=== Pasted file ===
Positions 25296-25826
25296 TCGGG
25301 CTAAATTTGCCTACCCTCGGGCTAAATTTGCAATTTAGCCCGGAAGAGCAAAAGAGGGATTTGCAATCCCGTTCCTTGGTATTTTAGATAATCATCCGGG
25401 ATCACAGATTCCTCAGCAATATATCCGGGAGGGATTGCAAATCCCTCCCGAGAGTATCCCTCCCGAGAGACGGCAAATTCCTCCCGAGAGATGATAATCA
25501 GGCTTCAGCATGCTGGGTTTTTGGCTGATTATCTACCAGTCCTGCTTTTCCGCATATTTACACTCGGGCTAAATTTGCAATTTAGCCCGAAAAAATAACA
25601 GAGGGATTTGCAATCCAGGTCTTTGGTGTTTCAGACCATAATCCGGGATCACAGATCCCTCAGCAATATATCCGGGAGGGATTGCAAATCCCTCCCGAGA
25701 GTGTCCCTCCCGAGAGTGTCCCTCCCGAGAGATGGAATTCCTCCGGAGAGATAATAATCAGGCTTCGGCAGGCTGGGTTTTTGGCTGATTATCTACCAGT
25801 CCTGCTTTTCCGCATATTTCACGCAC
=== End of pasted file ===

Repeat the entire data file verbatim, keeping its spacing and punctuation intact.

Positions 25296-25826
25296 TCGGG
25301 CTAAATTTGCCTACCCTCGGGCTAAATTTGCAATTTAGCCCGGAAGAGCAAAAGAGGGATTTGCAATCCCGTTCCTTGGTATTTTAGATAATCATCCGGG
25401 ATCACAGATTCCTCAGCAATATATCCGGGAGGGATTGCAAATCCCTCCCGAGAGTATCCCTCCCGAGAGACGGCAAATTCCTCCCGAGAGATGATAATCA
25501 GGCTTCAGCATGCTGGGTTTTTGGCTGATTATCTACCAGTCCTGCTTTTCCGCATATTTACACTCGGGCTAAATTTGCAATTTAGCCCGAAAAAATAACA
25601 GAGGGATTTGCAATCCAGGTCTTTGGTGTTTCAGACCATAATCCGGGATCACAGATCCCTCAGCAATATATCCGGGAGGGATTGCAAATCCCTCCCGAGA
25701 GTGTCCCTCCCGAGAGTGTCCCTCCCGAGAGATGGAATTCCTCCGGAGAGATAATAATCAGGCTTCGGCAGGCTGGGTTTTTGGCTGATTATCTACCAGT
25801 CCTGCTTTTCCGCATATTTCACGCAC